‘War Master’ Barnett Expects Tougher Fight with Kharitonov

By Mike Whitman Jun 18, 2011
Josh Barnett has apparently taken a new nickname, one more befitting of his larger-than-life persona in the cage.

“You’re now looking at ‘The War Master,’ as dubbed by the band Bolt Thrower. I am he,” said Barnett (Pictured; file photo) Saturday in a post-fight video interview with Showtime Sports. “This is what happens when you get a name like ‘Babyface’ and you turn 33. That stuff has to take a backseat at some point.”

Also taking a backseat at Saturday’s Strikeforce “Overeem vs. Werdum” was Barnett’s opponent, Brett Rogers, who was dominated by the catch-wrestling specialist inside the American Airlines Center in Dallas.

Barnett controlled the bout from start to finish, shooting early for a double-leg takedown and planting “The Grim” on the canvas with a spinebuster-like slam. Barnett then mounted Rogers, electing to take his time and wear his opponent down, a strategy which some fans in attendance did not appreciate.

“I know there were some boos out there, and I don’t blame you guys. I played it relatively soft as far as opening up for strikes,” admitted Barnett, returned from an 11 month layoff for the bout. “I knew [Rogers] had a good gas tank for a big guy and that he would explode in all of his actions. There wasn’t going to be anything subtle about what he did. [Fighting] a guy that big and that active and that agile, I wanted to pin him out. In my mount, the drive from my hips was really killing his wind. So while it wasn’t super exciting to watch, it was ultimate very beneficial to me.”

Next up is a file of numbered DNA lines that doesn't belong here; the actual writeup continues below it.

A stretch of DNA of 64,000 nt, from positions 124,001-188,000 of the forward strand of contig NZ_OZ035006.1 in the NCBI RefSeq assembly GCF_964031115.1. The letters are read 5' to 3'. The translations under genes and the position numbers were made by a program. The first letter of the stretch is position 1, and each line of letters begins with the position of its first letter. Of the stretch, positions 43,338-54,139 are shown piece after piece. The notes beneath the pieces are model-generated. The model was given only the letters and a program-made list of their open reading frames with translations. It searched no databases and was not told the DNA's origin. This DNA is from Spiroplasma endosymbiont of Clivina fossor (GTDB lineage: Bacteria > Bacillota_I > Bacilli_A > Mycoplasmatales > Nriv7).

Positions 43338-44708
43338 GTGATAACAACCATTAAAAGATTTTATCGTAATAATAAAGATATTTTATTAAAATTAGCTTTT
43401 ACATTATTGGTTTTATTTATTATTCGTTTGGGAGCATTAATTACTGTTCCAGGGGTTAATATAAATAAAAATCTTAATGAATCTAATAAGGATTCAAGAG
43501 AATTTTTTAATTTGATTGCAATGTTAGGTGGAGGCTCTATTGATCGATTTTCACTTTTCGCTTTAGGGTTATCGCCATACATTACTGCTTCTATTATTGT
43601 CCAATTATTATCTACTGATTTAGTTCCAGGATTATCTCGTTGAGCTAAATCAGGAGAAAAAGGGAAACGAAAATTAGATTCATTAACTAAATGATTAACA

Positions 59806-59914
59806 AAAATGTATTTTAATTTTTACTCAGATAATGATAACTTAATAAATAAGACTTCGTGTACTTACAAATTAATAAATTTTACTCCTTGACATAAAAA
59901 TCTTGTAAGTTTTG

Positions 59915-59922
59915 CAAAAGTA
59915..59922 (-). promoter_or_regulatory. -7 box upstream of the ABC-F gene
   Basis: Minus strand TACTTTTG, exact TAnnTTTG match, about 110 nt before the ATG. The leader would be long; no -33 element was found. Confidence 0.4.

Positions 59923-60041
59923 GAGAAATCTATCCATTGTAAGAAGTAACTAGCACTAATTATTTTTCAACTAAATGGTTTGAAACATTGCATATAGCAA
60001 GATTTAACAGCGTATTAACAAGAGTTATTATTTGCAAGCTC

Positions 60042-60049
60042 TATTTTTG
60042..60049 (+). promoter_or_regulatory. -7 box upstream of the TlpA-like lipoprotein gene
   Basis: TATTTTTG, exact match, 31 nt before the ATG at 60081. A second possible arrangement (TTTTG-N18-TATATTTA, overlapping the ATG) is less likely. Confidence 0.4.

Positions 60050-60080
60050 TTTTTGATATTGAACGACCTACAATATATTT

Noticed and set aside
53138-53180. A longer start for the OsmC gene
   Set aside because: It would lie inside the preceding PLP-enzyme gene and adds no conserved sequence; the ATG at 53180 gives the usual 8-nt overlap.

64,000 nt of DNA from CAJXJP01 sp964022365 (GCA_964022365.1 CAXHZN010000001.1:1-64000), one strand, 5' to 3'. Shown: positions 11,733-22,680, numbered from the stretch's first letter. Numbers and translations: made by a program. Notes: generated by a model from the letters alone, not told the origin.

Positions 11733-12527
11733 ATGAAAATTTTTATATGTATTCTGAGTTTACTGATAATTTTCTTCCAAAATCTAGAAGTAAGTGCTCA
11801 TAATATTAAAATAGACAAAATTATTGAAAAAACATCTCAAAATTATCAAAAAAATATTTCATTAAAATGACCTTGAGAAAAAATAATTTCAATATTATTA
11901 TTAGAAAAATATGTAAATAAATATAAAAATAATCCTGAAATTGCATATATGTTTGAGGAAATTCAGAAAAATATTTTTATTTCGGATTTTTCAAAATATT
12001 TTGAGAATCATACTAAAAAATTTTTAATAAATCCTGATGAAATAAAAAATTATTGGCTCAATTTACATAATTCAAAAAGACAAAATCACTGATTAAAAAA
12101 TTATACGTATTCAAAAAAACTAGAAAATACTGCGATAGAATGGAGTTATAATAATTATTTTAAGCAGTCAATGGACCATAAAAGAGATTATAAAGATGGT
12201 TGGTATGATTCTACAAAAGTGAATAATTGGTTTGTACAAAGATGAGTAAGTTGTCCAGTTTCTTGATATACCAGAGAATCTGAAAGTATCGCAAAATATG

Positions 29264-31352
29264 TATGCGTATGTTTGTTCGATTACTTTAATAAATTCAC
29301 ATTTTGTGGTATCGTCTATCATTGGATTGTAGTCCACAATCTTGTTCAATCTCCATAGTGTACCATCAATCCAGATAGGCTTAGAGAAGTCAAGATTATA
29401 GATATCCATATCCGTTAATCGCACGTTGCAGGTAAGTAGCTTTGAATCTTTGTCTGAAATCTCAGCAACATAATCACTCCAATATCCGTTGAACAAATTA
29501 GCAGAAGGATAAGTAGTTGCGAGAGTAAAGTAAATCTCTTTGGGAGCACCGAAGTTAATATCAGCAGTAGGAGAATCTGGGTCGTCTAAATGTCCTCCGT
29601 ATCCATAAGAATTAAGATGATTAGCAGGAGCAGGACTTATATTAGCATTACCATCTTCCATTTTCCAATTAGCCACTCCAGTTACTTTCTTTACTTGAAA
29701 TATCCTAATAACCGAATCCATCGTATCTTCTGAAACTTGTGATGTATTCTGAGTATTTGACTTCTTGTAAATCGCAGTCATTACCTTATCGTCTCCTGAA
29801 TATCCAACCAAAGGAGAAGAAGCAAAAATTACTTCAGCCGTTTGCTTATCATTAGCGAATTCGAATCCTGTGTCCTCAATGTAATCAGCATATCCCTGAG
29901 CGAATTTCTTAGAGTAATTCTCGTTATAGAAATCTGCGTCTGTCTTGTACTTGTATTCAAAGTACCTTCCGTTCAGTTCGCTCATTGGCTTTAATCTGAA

According to Barnett, his strategy to control Rogers in the mount not only neutralized his foe’s explosiveness on the mat, but also opened opportunities to attack in the standup. This was evidenced in the beginning of round two, as Barnett landed a clean combination before once again taking Rogers for a ride.

“I wasn’t going to open up too much. I’d look for a short elbow or whatever, but there was a lot of pressure. [I wanted to] take his gas tank away and really get him thinking about drowning on the ground,” said Barnett. “Then, if we ended back up on the feet, I knew I’d have a very easy setup into my strikes, and it turned out I did. [I landed] a nice left hook and uppercut. He went for double underhooks, but I finished out with a double overhooks salto. Don’t try to step in on me like that.”

After the bout, Showtime Sports commentator Gus Johnson attempted to conduct an interview with the fighter formerly known as “The Babyfaced Assassin.” Instead, Barnett snatched the mic and decided to take matters into his own hands.

“I love Gus. He’s my boy. I’ve supported him since his induction into MMA. He’s a professional and he’s very funny, actually,” said Barnett, “but I’m out here to cut promos. I make Gus’ job easy. Just hand me the mic and I’ll take care of it.”

Up next for Barnett in the Strikeforce heavyweight grand prix semifinals is hard-punching Russian Sergei Kharitonov, the sambo practitioner who violently dispatched former UFC heavyweight champion Andrei Arlovski to earn his spot in the round of four.

“It’s going to be a tougher fight,” said Barnett. “He’s got more experience, and he’s a better all-around fighter [than Rogers]. Sharp boxing, good kickboxing, very tough, granite chin and a better ground game, but I know I’ve got the tools to beat him as well. It’s just going to be a different look.”
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